We were so young, my sister and I, both of us still wearing dresses that showed our grubby knees. I don’t know why we joined the crowd that followed our father, who was acting again on one of his “feelings” when he led us to the abandoned factory where the girls had been shot six days before.
“Top floor,” said one of our father’s faithful, pointing toward the corner window. “That’s where it happened.”
My sister and I clutched at each other, those details of death disrupting our childish certainty in the body’s survival.
Our town was small, population five hundred nineteen before subtracting those three girls found kneeling execution-style. “Just children,” people said when their father was found that same day, nursing a Beefeater in a bar two towns away. “Just children,” they said as big city reporters and camera crews invaded our county lines to “document sites” and “determine facts,” certain some context could be found.
Rural isolation, they decided, showing shadowy footage of our fields. Economic “drought.” (Had we ever known “rain”?) Those girls we knew became evidence of the country’s increasing“blood thirst” ignited by availability of guns. The reporters left, ignoring our father, a pacifist who asked: if dogs with such thirst must be shot, should the whole country just be “put down”?
After they’d gone, after the prairie silence became ours again, only then could our father receive his “feeling.” It must have been the deepest moment of sunset as we followed, because I remember how the evening light stained the bleached-white boards on that building halfway to scarlet as our father stepped forward and stretched his arms toward the factory door.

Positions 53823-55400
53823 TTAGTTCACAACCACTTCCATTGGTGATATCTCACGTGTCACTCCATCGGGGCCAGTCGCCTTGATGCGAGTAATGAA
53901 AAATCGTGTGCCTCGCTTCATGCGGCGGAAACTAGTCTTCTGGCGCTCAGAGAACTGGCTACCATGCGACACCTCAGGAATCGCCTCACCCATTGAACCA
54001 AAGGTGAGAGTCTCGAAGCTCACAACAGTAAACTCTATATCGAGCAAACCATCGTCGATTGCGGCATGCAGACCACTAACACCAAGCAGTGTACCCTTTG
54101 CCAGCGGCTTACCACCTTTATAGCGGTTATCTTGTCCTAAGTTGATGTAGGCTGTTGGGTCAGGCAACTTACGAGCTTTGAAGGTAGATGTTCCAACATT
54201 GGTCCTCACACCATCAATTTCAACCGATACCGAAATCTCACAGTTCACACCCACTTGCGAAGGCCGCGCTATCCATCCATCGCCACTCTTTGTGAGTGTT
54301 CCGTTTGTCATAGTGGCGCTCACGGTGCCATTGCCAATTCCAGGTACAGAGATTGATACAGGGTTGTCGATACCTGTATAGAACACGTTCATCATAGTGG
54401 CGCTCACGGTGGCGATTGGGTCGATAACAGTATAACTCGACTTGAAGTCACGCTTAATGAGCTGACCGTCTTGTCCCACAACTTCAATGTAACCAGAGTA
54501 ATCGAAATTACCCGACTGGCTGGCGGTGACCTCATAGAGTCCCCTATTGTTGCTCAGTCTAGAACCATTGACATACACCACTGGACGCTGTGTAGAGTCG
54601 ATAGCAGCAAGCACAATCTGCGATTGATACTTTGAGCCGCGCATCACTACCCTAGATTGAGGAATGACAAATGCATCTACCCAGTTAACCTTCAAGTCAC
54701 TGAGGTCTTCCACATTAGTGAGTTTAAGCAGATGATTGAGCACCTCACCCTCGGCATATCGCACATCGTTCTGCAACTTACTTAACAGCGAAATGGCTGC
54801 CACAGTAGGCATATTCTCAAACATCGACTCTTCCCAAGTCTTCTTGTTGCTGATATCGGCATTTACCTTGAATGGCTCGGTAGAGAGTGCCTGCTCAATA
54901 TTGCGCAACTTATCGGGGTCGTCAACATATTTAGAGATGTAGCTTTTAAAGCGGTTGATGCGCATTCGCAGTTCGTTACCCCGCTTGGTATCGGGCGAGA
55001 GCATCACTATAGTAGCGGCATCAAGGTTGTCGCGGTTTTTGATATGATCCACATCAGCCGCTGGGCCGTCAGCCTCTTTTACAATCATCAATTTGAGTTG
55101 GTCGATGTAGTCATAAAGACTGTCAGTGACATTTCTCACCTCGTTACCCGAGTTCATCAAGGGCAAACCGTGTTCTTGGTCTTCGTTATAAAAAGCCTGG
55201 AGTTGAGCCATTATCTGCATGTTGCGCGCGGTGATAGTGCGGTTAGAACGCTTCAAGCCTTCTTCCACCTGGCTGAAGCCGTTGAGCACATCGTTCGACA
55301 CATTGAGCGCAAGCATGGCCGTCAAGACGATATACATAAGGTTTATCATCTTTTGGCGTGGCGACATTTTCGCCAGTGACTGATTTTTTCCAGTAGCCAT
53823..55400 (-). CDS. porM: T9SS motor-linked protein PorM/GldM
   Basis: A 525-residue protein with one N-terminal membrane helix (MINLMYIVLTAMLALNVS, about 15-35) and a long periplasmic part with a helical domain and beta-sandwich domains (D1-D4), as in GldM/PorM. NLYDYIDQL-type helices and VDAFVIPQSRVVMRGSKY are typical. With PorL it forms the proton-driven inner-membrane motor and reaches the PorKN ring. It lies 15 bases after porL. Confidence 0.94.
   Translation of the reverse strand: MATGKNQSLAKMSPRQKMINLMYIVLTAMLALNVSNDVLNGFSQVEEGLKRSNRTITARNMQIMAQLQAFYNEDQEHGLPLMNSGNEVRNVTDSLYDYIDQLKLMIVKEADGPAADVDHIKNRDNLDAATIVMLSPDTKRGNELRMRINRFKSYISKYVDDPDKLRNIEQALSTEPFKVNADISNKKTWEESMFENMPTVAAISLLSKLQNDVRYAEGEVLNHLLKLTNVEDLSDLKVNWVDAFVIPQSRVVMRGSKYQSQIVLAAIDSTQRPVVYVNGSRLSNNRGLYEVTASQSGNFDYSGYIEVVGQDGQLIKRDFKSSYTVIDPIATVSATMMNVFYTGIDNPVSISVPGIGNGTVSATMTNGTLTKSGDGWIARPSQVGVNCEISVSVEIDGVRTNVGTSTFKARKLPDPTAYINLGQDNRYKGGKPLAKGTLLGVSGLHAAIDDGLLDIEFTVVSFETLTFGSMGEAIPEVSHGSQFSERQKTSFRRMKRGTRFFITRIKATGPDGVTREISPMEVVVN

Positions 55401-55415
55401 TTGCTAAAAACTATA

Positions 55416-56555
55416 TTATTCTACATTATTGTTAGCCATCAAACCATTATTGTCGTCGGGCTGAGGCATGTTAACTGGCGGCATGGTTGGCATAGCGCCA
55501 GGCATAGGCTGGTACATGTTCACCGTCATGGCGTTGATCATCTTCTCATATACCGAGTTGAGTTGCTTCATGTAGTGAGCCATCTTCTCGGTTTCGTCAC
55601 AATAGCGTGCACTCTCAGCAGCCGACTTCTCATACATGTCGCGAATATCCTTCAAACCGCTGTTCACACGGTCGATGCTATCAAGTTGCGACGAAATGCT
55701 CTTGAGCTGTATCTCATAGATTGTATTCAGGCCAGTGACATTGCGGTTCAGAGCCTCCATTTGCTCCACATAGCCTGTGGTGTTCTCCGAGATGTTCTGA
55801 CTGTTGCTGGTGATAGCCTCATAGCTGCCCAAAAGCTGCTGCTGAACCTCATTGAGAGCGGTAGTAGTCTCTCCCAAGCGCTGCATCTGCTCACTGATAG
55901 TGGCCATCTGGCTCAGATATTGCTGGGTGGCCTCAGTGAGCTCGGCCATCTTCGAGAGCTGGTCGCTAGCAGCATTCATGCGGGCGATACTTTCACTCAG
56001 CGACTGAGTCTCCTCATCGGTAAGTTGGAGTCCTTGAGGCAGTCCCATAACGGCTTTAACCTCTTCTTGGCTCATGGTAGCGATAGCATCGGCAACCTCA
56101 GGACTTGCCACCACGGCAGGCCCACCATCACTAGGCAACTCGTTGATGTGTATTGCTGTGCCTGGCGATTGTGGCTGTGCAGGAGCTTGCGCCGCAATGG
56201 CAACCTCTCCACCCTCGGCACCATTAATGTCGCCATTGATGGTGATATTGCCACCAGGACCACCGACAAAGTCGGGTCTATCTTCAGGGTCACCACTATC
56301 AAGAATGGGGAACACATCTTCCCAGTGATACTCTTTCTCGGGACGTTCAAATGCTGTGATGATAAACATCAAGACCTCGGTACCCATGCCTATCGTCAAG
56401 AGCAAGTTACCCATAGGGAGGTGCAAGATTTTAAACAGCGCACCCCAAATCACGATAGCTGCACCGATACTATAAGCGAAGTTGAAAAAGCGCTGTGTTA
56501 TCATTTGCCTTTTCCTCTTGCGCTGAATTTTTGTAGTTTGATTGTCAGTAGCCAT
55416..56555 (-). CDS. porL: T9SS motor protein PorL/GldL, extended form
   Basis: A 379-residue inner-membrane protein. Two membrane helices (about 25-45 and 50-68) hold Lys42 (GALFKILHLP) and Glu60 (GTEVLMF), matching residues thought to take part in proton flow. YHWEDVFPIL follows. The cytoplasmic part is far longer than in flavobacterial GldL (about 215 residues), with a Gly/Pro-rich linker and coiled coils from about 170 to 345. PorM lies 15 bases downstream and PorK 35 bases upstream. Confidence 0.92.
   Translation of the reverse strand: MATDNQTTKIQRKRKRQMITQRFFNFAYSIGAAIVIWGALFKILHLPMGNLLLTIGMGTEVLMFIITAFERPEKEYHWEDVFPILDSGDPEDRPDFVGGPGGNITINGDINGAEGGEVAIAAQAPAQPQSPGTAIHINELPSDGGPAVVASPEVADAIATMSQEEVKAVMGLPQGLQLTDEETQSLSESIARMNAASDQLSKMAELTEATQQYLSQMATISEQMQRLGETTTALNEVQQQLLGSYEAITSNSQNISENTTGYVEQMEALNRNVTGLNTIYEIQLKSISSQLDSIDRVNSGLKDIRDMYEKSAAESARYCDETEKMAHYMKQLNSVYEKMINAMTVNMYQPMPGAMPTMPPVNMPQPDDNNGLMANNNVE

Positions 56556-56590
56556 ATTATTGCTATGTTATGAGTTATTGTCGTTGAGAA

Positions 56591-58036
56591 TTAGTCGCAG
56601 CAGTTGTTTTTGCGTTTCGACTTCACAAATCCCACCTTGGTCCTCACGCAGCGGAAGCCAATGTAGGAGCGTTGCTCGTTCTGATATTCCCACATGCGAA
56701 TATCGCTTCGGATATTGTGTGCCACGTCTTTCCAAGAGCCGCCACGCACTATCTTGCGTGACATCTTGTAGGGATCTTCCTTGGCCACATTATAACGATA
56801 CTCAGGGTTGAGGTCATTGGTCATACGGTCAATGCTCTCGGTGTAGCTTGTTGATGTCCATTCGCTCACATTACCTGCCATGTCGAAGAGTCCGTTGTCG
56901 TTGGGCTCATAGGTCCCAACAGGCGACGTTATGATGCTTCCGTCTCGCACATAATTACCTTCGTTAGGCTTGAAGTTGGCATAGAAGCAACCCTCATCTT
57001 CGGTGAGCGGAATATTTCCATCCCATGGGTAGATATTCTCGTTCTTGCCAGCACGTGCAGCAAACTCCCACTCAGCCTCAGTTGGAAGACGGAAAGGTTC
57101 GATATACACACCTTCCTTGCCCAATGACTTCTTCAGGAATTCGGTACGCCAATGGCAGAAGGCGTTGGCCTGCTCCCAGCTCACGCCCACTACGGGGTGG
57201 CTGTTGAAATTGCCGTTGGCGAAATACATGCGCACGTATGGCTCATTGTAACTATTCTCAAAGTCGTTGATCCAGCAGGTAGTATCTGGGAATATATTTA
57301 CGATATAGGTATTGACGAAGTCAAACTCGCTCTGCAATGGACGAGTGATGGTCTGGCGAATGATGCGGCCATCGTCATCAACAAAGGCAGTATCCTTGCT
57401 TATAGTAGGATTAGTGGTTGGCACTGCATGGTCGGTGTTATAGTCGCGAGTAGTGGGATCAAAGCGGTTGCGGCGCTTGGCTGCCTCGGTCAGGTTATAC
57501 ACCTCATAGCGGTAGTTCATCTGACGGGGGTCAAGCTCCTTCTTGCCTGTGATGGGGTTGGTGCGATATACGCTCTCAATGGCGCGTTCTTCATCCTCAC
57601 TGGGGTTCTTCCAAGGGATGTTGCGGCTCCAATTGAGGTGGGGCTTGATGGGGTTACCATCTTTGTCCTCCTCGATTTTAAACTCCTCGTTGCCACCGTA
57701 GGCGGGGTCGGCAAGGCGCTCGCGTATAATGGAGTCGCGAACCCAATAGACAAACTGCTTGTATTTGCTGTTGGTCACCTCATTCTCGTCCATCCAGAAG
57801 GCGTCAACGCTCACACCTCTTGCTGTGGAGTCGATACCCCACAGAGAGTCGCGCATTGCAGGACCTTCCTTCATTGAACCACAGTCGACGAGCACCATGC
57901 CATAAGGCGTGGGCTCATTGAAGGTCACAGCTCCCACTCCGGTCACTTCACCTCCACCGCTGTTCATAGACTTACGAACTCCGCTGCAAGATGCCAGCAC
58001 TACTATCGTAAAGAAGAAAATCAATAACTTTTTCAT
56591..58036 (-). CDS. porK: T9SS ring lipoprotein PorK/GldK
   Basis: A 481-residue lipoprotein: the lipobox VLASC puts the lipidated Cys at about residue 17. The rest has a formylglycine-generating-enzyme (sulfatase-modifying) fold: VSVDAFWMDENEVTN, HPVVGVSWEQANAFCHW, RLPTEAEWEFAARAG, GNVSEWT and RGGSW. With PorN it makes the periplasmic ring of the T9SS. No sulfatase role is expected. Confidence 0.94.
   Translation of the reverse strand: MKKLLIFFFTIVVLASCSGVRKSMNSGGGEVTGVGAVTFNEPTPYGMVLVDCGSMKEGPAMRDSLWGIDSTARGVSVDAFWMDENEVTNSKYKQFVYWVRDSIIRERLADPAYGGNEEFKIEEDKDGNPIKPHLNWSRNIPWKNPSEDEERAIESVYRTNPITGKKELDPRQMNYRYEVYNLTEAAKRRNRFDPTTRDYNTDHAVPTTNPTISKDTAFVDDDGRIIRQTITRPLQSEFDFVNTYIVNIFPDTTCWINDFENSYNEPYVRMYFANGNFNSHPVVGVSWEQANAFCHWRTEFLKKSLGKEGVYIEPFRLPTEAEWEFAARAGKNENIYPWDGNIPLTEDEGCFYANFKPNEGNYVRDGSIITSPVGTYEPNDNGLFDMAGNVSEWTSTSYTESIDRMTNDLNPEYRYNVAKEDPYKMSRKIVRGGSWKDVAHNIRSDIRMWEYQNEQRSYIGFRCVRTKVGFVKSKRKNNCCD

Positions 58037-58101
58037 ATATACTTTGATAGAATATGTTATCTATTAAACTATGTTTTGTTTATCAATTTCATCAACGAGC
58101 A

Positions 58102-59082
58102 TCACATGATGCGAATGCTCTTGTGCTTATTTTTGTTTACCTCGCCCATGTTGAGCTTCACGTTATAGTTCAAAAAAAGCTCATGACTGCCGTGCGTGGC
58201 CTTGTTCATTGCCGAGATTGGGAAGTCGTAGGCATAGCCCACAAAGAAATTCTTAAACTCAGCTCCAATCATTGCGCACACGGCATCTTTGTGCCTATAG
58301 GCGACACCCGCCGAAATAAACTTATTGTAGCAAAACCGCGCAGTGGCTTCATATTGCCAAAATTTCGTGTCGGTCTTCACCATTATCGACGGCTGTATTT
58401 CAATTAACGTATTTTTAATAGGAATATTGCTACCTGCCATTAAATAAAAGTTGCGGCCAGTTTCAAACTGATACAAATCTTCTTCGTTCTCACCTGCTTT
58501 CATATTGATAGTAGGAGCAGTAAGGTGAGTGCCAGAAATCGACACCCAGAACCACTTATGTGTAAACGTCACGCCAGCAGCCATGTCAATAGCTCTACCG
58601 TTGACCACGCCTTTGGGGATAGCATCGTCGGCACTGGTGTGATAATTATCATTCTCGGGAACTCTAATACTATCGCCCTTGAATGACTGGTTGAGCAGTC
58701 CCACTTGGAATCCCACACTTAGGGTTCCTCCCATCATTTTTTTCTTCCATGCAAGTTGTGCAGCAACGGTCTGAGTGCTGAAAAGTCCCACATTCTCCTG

Good God! someone shouted. For with our father’s gesture, a stranger staggered from that darkness, his vest hanging open, his face ravaged by exhaustion.
My sister and I ran away with the others. When we looked back, only our father remained, his arms still open, offering his heart.
“The children,” we heard that man confess, as if he knew he stood before a man of God though our father wore no cross or vestments. (People always said our father could draw out and divine a man’s soul the way others witch for water.)
Instead of taking our father’s hands, the stranger fell to his knees, having lived alone for six days with that unfathomable sin. And for a moment we saw, in that rapture of pink light, the prostrations of a lonely old man who, like so many who come irrevocably undone, had chosen to ruin those who might have offered him love.
“The children,” he wept. For them, our father forgave.
The body confesses, our father said, years after that surrender. He said, the soul is an organ, a fleshly thing, desperate to stand itself upright in the end. And though our father has long left this world, I still see him in that open lot, reaching for that stranger (who later pleaded guilty, the children’s father released to his innocence and gin) stumbling toward forgiveness.